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Human trophoblasts confer resistance to viruses implicated in perinatal infection.

Authors
  • Bayer, Avraham1
  • Delorme-Axford, Elizabeth2
  • Sleigher, Christie3
  • Frey, Teryl K3
  • Trobaugh, Derek W4
  • Klimstra, William B4
  • Emert-Sedlak, Lori A2
  • Smithgall, Thomas E5
  • Kinchington, Paul R6
  • Vadia, Stephen7
  • Seveau, Stephanie3
  • Boyle, Jon P8
  • Coyne, Carolyn B2
  • Sadovsky, Yoel1, 2
  • 1 Magee-Womens Research Institute, Department of Obstetrics, Gynecology and Reproductive Sciences, University of Pittsburgh, Pittsburgh, PA 15213, USA.
  • 2 Department of Microbiology and Molecular Genetics, University of Pittsburgh, Pittsburgh, PA 15219, USA.
  • 3 Georgia State University, Biology Department, Atlanta, GA, 30303, USA. , (Georgia)
  • 4 Center for Vaccine Research, Department of Microbiology and Molecular Genetics, University of Pittsburgh, Pittsburgh, PA 15261, USA.
  • 5 Drug Discovery Institute, Department of Microbiology and Molecular Genetics, University of Pittsburgh School of Medicine, Pittsburgh, PA 15219, USA.
  • 6 Department of Ophthalmology, and Department of Microbiology and Molecular Genetics, University of Pittsburgh School of Medicine, Pittsburgh, PA 15213, USA.
  • 7 Center for Microbial Interface Biology and Department of Microbial Infection and Immunity, Ohio State University, Columbus, OH 43210, USA.
  • 8 Department of Biological Sciences, Dietrich School of Arts and Sciences, University of Pittsburgh, Pittsburgh, PA 15260, USA.
Type
Published Article
Journal
American journal of obstetrics and gynecology
Publication Date
Jan 01, 2015
Volume
212
Issue
1
Identifiers
DOI: 10.1016/j.ajog.2014.07.060
PMID: 25108145
Source
Medline
Keywords
Language
English
License
Unknown

Abstract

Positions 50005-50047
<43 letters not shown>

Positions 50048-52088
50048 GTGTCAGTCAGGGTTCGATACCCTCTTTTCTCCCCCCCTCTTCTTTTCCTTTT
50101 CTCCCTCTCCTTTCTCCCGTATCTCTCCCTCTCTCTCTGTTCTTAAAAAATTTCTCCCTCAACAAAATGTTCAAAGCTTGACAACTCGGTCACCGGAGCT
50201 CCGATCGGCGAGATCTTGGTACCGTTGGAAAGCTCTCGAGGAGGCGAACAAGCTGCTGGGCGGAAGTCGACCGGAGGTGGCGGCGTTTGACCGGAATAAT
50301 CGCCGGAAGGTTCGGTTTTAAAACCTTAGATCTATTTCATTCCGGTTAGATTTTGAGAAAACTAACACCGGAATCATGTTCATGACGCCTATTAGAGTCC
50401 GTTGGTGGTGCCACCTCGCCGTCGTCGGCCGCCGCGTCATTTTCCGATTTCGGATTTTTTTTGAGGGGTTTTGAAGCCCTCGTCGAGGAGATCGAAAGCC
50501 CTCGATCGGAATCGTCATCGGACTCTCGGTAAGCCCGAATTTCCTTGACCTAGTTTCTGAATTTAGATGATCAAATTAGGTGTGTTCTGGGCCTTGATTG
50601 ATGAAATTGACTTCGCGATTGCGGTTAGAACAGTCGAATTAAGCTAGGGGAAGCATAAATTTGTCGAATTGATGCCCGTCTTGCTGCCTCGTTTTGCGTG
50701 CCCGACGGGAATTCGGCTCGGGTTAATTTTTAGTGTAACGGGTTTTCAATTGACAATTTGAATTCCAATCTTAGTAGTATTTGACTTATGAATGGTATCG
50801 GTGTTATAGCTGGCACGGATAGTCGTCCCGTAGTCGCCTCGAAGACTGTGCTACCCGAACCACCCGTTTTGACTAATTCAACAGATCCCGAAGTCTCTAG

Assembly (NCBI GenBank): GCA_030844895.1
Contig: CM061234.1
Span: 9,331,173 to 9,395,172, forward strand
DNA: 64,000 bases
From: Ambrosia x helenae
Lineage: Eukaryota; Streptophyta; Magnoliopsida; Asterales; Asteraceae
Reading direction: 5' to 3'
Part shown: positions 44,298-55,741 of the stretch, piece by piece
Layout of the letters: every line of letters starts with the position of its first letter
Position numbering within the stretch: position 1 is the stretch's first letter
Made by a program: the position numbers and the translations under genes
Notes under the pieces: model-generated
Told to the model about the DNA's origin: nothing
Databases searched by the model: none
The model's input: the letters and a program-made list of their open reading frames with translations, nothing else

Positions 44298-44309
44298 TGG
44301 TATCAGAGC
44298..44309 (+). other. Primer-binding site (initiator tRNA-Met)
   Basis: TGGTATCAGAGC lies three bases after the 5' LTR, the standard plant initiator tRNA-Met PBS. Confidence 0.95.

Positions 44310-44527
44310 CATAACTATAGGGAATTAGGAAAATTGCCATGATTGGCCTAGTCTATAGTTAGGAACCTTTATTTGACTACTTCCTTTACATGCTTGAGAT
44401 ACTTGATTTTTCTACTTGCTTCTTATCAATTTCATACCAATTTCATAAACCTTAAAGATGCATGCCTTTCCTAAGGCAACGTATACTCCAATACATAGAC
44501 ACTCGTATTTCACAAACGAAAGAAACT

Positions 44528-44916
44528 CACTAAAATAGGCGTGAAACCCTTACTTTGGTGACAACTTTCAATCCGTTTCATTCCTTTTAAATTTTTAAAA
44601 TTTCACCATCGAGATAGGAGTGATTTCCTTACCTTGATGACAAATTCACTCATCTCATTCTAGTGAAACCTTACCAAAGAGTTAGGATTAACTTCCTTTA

Primary human trophoblasts were previously shown to be resistant to viral infection, and able to confer this resistance to nontrophoblast cells. Can trophoblasts protect nontrophoblastic cells from infection by viruses or other intracellular pathogens that are implicated in perinatal infection? Isolated primary term human trophoblasts were cultured for 48-72 hours. Diverse nonplacental human cell lines (U2OS, human foreskin fibroblast, TZM-bl, MeWo, and Caco-2) were preexposed to either trophoblast conditioned medium, nonconditioned medium, or miR-517-3p for 24 hours. Cells were infected with several viral and nonviral pathogens known to be associated with perinatal infections. Cellular infection was defined and quantified by plaque assays, luciferase assays, microscopy, and/or colonization assays. Differences in infection were assessed by Student t test or analysis of variance with Bonferroni correction. Infection by rubella and other togaviruses, human immunodeficiency virus-1, and varicella zoster was attenuated in cells preexposed to trophoblast-conditioned medium (P < .05), and a partial effect by the chromosome 19 microRNA miR-517-3p on specific pathogens. The conditioned medium had no effect on infection by Toxoplasma gondii or Listeria monocytogenes. Our findings indicate that medium conditioned by primary human trophoblasts attenuates viral infection in nontrophoblastic cells. Our data point to a trophoblast-specific antiviral effect that may be exploited therapeutically. Copyright © 2015 Elsevier Inc. All rights reserved.

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